Robert Brown (musician)
"Captain" Robert Brown
|Associated acts||Abney Park|
A large part of Brown's childhood was spent traveling in South East Asia with his mother Carolyn Heinz, a well known cultural anthropologist. Brown spent time in India, China, Thailand, and Polynesia, assisting his mother in her research.
Brown briefly attended the University of London and lived near Abney Park Cemetery. After leaving the University of London, Brown relocated to Seattle at the height of the Grunge movement, where he started the dark electronica band "October 27th", and later formed "the EaTen" with guitarist Robert Hazelton (now with the "Deadly Nightshade Botanical Society"). Soon after, they changed the band's name from the EaTen to Abney Park, after the London cemetery.
On and Off Stage
Brown writes and arranges all the songs for Abney Park. In addition to this, he is the band's lead singer, and plays darbuka, diatonic button accordion (melodeon), and harmonica. Brown's lyrical and musical style is noted for having a unique blend of many musical nationalities and eras.
Off-stage, Brown is the man responsible for making most of the band's exotic steampunk instruments.
In 2011, Brown authored a novel, "The Wrath of Fate", which explored Abney Park's backstory in greater detail, as well as helped in the development of Airship Pirates, an RPG based on the works of Robert Brown.
In The Press
Brown has made appearances on MTV, G4tV, King 5 Evening Magazine, and has been interviewed in many genre websites, magazines and newspapers including The Guardian, the New York Times and the Los Angeles Times.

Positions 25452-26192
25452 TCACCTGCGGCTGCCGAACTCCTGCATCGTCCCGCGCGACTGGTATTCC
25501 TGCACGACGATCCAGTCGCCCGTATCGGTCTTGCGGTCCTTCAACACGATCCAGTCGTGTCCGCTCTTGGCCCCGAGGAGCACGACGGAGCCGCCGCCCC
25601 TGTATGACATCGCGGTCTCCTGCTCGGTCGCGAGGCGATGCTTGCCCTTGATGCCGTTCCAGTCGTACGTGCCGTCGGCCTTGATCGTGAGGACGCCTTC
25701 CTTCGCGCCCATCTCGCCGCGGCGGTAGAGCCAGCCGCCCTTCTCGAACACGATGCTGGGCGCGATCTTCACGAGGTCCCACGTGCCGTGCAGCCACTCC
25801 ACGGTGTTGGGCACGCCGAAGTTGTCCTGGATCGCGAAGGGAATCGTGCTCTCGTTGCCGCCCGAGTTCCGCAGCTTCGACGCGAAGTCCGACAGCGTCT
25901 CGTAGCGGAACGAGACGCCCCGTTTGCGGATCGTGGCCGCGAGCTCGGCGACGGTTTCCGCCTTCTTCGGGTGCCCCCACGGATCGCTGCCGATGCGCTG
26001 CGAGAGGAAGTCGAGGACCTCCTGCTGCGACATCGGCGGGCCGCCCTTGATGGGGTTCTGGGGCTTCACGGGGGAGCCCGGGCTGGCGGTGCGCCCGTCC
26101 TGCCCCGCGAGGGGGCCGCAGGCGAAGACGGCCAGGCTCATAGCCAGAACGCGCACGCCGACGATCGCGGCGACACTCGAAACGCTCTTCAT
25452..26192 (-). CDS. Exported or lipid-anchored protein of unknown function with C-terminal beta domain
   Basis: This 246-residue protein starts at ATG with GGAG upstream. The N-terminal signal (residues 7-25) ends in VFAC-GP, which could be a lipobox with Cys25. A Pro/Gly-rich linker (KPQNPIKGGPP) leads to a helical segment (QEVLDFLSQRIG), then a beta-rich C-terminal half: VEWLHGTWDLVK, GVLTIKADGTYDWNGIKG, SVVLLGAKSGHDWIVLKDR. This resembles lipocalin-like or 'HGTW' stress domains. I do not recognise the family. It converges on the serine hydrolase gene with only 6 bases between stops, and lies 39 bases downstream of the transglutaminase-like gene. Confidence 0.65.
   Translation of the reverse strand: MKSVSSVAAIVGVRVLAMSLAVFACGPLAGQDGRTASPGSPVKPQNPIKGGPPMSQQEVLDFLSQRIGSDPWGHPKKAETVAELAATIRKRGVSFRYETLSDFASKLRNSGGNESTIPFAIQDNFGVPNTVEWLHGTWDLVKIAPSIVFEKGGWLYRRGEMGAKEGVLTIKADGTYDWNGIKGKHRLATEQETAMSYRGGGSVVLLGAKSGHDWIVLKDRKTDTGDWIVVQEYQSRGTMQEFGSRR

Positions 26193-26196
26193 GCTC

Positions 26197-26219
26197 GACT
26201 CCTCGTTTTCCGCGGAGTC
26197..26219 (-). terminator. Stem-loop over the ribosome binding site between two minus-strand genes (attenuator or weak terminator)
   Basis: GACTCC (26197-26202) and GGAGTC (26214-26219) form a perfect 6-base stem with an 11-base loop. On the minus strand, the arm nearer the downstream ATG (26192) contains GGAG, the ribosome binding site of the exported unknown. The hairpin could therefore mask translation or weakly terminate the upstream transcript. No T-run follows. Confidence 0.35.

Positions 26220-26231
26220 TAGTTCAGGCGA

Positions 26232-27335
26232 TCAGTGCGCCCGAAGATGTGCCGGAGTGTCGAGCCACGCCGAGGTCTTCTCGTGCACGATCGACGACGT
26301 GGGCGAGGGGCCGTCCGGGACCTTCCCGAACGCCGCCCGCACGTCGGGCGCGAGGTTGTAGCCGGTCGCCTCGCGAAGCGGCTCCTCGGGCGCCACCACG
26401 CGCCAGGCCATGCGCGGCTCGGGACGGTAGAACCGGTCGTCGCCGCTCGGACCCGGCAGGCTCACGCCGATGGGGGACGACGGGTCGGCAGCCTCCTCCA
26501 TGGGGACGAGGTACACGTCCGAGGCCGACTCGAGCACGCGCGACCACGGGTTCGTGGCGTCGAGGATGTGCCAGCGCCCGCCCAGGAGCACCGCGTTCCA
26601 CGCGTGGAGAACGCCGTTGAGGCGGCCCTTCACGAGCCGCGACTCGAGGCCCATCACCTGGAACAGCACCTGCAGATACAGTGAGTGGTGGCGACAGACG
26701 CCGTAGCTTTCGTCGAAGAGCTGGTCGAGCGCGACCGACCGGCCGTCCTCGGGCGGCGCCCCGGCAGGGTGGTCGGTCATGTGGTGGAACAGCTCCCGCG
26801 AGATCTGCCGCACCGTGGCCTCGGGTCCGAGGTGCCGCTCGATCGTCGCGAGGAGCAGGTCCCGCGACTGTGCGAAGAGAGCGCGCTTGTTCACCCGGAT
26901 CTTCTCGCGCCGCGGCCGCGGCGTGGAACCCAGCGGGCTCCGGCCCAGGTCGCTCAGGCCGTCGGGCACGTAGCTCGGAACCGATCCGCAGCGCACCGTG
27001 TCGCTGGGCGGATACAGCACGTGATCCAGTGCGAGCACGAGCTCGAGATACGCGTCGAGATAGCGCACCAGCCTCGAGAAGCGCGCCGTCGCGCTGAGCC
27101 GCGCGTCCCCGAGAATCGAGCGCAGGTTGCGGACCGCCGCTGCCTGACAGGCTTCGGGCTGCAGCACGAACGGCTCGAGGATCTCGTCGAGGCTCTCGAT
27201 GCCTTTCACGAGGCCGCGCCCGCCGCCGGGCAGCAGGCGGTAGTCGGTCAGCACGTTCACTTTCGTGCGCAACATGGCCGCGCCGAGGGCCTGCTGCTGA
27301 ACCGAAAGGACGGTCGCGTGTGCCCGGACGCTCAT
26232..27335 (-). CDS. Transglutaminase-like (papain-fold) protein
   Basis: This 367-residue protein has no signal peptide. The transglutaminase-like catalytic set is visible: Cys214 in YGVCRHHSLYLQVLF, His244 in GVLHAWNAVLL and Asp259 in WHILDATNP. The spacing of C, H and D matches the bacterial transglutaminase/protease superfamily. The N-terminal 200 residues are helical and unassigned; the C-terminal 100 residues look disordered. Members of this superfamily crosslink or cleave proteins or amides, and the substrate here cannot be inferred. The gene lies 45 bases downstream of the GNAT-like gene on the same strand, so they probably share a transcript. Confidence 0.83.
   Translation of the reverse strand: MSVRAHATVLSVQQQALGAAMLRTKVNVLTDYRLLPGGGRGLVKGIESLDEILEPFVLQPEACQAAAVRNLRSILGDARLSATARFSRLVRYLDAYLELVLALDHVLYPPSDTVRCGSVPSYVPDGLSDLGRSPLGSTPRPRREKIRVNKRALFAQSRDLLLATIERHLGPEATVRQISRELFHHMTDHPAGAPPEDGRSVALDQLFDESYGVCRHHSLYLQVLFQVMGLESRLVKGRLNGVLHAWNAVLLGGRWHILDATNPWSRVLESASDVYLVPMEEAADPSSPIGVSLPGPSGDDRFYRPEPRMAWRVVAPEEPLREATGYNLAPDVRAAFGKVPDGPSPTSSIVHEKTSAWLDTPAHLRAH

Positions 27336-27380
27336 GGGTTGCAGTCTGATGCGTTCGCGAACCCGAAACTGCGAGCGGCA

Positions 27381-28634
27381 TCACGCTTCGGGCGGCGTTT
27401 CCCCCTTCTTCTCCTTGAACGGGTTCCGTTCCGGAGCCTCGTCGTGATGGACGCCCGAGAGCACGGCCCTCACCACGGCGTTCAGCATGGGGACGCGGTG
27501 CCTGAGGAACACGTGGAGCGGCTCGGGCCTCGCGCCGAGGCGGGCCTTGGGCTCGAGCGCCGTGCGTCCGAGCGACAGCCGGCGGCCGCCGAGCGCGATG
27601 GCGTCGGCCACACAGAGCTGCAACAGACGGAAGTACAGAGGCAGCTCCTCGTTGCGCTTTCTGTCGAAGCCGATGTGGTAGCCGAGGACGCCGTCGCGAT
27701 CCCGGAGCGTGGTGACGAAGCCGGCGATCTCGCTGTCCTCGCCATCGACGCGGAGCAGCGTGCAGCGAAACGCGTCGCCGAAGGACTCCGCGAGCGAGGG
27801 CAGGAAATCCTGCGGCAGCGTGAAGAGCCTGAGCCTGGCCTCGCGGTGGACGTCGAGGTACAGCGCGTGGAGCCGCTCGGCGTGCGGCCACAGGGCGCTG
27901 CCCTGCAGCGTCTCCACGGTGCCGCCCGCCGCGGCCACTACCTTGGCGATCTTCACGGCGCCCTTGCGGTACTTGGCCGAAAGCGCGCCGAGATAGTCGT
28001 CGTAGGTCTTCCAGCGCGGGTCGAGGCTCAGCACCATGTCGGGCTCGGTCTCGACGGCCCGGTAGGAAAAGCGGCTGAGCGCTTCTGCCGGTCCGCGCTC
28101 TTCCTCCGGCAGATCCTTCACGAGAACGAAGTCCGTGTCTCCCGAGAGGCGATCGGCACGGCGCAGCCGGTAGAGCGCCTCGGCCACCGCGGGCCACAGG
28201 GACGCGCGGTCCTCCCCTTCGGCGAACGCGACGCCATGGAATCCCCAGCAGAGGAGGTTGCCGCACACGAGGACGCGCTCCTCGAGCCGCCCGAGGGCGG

Robert is married to fellow band member Kristina Erickson, and has two children, Isabella and Chloe.
- "Faculty: Carolyn Heinz". CSU Chino. Retrieved 2009-12-14.
- "MTV News video: 'It's Airships, Pirates And Goggles'". MTV. Retrieved 2009-09-15.
- "Abney Park - Steampunk Culture Video". YouTube. Retrieved 2009-09-25.
- Interviews with Robert Brown:
- Tome Wilson (September 24, 2009). "INTERVIEW - Captain Robert of Abney Park". Dieselpunks.org. Retrieved 2009-09-25.
- Rebecca Firth (2008-08-27). "Dread Captain Robert and Abney Park Sailing the Metaphorical High Seas in the Name of Steampunk". WooEB. Retrieved 2009-12-16.
- Caitlin Dougon (28 April 2009). "Hanging With Abney Park". Spartan Youth Radio. Retrieved 2009-12-16.
- Caroline Sullivan (17 October 2008). "Tonight I'm gonna party like it's 1899". The Guardian. Retrieved 2009-09-27.
- Ruth La Ferla (May 8, 2008). "Steampunk Moves Between 2 Worlds". New York Times. Retrieved 2009-12-14.
- Captain Robert (13th-Nov-2011). "Captain Robert's Livejournal". Livejournal.com. Retrieved 2009-11-14.